DETROIT (AP) — Marianne Battani has died at age 77. Battani was a Detroit-area judge who served in local and federal courts for 40 years. U.S. District Court says Battani died Thursday after a lengthy illness. She retired as a federal judge less than a year ago. Battani was nominated to the federal court by President Bill Clinton in 1999, after about 20 years as a judge on the Detroit Common Pleas Court, 36th District Court and Wayne County Circuit Court. A fellow federal judge, David Lawson, says Battani’s “sense of rights and wrong was uncanny.” Lawson says she was a source of wise counsel.
Tornado confirmed this week in Hillsdale County
HILLSDALE, Mich. (AP) — The National Weather Service confirms that a tornado with peak winds of 100 mph swept through Hillsdale County during a storm this week. No injuries were reported Tuesday night, though the tornado caused damage at Hillsdale Golf and Country Club. There were uprooted trees, broken limbs and other debris. The six-minute tornado had a maximum length of 5.4 miles and maximum width of 450 yards, according to the Weather Service. Nonetheless, experts described it as “weak.” During the storm, two 1,000-pound hay bales were picked up from a field south of Bankers Road and landed in a ditch and yard on the north side.
Chicago resists putting life rings at risky lake piers
CHICAGO (AP) — The Chicago Park District says it plans to put life rings along the Lake Michigan waterfront, but only in areas that are considered safe to swim. The mother of a college student who drowned off a pier isn’t pleased. Miguel Cisneros drowned a few weeks before his planned departure for college in New York. A vigil for the 19-year-old was held Tuesday night. Rogers Park neighborhood residents have put life rings on the pier where Cisneros died but they have been removed by the Park District. Cisneros’ mother, Maria Diaz, says she’s “infuriated.” A legal expert says the Park District could be exposing itself to liability if life rings are placed in risky areas.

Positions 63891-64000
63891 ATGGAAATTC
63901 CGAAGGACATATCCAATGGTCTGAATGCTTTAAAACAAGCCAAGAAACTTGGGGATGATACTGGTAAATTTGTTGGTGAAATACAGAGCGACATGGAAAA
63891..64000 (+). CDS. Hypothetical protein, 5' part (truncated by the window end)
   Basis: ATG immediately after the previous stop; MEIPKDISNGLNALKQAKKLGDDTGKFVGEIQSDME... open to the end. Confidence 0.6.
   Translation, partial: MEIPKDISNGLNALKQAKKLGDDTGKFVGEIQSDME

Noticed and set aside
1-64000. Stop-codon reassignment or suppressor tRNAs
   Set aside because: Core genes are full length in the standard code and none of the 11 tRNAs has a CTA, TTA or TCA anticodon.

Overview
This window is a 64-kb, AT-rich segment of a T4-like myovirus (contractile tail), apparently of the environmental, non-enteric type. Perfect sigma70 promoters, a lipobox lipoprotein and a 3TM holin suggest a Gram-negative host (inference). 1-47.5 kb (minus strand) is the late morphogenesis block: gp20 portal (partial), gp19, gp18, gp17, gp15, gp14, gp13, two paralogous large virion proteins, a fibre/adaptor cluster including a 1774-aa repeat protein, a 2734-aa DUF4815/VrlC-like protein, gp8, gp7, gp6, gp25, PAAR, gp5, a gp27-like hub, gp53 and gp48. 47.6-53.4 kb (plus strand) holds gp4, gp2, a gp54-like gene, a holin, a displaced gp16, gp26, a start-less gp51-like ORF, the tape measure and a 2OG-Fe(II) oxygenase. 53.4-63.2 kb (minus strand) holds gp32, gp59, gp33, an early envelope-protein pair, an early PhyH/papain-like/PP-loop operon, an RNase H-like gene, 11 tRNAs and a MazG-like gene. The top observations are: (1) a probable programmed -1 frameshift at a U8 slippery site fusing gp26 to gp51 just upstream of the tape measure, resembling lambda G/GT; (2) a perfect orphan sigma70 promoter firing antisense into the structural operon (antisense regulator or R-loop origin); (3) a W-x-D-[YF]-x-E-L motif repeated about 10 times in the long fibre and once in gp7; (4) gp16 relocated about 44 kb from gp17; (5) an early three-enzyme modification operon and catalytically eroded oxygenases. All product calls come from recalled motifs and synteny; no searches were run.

Michigan hospital leaders renew vaccination plea amid deaths
LANSING, Mich. (AP) — Michigan health and business officials are pleading with people to get vaccinated against COVID-19. They cite hospital workforce shortages, unnecessary deaths and concerns that end-of-summer travel and the return to school may fuel a case surge. Hospitals are operating at near capacity as coronavirus caseloads rise and non-COVID-19 patients seek care they delayed. The 1,300 adults who were hospitalized with COVID-19 on Wednesday was well below past peaks. But hospitals say there are fewer employees and that non-COVID-19 patients are being hospitalized for longer. Physicians say there’s a new dimension of stress and sadness on the front lines caring for dying patients who aren’t vaccinated.
COVID’S SCARS-BURYING BLACK MORTICIANS
Virus claims Black morticians, leaving holes in communities
MULLINS, S.C. (AP) — About 130 Black morticians have died of COVID-19 across the United States. The deaths are particularly notable because of the prominent role that funeral directors have long played in many Black communities. Often admired for their success in business, a number have been elected to political office, served as local power brokers, and helped fund civil rights efforts. Their deaths have left some successors struggling to fill their roles. At the same time, the services they arrange can serve as communal touchstones that draw mourners together. When the pandemic hit, the very closeness that distinguishes Black funerals put morticians at risk.